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Correct Japanese Expressions That is also Odd 2016.02.01

    Correct Japanese Expressions That is also Odd 


    There are many Non-Japanese students attending Japanese Language school like ours, Human Academy. Examples include, exchange students aiming for Japanese Universities, Domestic Companies, Foreign-Affiliated Companies, families living in Japan, and many more.


    All of the students are having fun while learning the Japanese language. However, sometimes we hear expressions that sound odd from a Native-Japanese perspective.


    So, this time I would like to share some examples of “odd expressions” I run into. Also, it may sound odd to me, but I would like to share how the Native-Japanese will hear these expressions as.


    Example 1:

    「今やっています」(Imma yatteimasu)= I am doing it now



    Your Boss: “Are you done with the documents for today`s meeting?”

    You:「今やっていますよ。」= “I am doing it now”


    This may just be from my experience but, I think this expression comes out based on the English, “I am working on it”. Also, many may think there is nothing wrong with this usage.


    However, this example is asking a situation of a document for a meeting, so the usage of “今やっていますよ” in this example may sound negative. It may sound negative from a Natives` perspective because we will take as one of the following:

    l  How annoying, I am currently working on it.

    l  I am working on it right now, can you not see?


      For the situation above, suggested answers would be, “I will finish by 3PM” or “I am sorry for making you wait, I will finish soon”. These answers will sound more positive from a Japanese`s perspective.


    Example 2:

    ・   ~先生!  ~様!  ~部長!  

    ・  (~Sensei! ~sama! ~buchou!)



    Your boss or professor: “You look a bit pale today, are you okay?”

    You: ”Yes sensei, I am fine.”

    Your boss or professor: “But, you look a bit weak, please rest.”

    You: “Thank you sensei! But I will work hard sensei!


    This is definitely coming from the usage of “sir!” Depending on the country, when speaking to someone superior the term, “sir” is used. Therefore, using “sensei, buchou, sama” in a sentence is definitely coming from the thinking and usage of “sir”. From my perspective, Japanese people will not be offended but may consider it odd.


    Example 3;

    ・   私にくれた方がいいです=You should give it to me



    Teacher:  “Hello”

    You: “Hello! Oh, what a beautiful necklace! You should give it to me!”  


     The expression above, I often hear as well. It may be due to the difference of thinking and the expression of giving and receiving.

     Asking a certain student from South America, one should not say “Please give it to me.” As a joke but rather, “You should give it to me.” would be a polite expression.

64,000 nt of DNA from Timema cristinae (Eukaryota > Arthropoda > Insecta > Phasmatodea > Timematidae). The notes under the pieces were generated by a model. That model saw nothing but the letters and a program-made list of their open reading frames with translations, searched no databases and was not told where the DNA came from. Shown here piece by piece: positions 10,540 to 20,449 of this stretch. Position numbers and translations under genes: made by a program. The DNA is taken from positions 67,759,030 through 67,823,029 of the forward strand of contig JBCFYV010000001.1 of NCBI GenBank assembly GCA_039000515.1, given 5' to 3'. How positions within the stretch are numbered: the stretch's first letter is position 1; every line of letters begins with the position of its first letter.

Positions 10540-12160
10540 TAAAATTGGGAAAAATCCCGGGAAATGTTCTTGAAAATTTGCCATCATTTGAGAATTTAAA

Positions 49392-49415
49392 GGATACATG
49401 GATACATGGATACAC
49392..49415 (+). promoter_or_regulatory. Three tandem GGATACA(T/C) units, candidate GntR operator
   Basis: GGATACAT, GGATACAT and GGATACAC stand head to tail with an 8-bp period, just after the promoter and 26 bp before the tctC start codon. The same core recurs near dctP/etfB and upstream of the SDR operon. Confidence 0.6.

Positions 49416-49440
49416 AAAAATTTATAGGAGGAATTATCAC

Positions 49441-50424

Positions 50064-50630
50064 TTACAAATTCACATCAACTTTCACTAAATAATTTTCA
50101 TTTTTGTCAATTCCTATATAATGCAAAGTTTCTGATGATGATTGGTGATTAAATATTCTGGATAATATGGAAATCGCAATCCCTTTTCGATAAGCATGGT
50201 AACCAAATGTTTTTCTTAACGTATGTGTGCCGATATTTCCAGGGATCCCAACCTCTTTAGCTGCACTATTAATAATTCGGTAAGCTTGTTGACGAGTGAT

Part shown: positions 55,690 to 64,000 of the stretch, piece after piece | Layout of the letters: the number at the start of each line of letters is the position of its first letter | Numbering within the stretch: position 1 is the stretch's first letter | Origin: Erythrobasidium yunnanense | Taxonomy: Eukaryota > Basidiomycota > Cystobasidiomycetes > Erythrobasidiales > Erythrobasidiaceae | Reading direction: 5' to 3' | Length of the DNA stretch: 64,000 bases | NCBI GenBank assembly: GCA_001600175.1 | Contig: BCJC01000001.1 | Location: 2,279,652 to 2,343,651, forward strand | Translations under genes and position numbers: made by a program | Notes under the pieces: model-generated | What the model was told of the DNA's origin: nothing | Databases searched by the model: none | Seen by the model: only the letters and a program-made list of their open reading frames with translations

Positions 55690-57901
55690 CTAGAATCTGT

The difference of culture is very interesting、but however, in the Japanese language, one should use “I want it too” or “The necklace is beautiful” for this situation.


    There are many more Japanese expressions that may be correct when written but may sound odd to a native. My thought is by understanding the Japanese culture; one is able to learn the language correctly and more smoothly.


    On the other hand, I am also thinking like this. As the 2020 Olympics will be hosted in Tokyo, there will be many visitors from across the globe. We, the Japanese Native should not be too concerned with the culture and be obsessed with the correct Japanese expressions. I believe we, the Japanese people need to change as well. 






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    Article Writer

    Tomonobu Tanaka

    Human Academy Japanese Language School - Chief Manager
    After graduating, Mr.Tanaka taught Japanese in a number of countries in the ASEAN region including Malaysia and Brunei.
    He then taught at a Japanese school for foreign students in Japan for 10 years before making a transition to school management.
    As the role of Japanese language teaching changes, Mr.Tanaka focuses on Japanese teaching methods that fit the needs of students today.

    The Human Academy Japanese School doesn't just teach Japanese language, it offers students the chance to experience Japanese culture and offers a wide range of courses (inc. business Japanese) to students of around 30 nationalities.
    We have developed courses focuses on improving students' overall Japanese communication ability, resulting in a large number of our students passing the JLPT exam and/or going on to the top public/private Universities in Japan.
    We also have a strong reputation for our Japanese classes aimed at foreign workers in Japan as part of their company training.
    Certified by the Association for the Promotion of Japanese Language Education.
    Approved by the Immigration Bureau of Japan.

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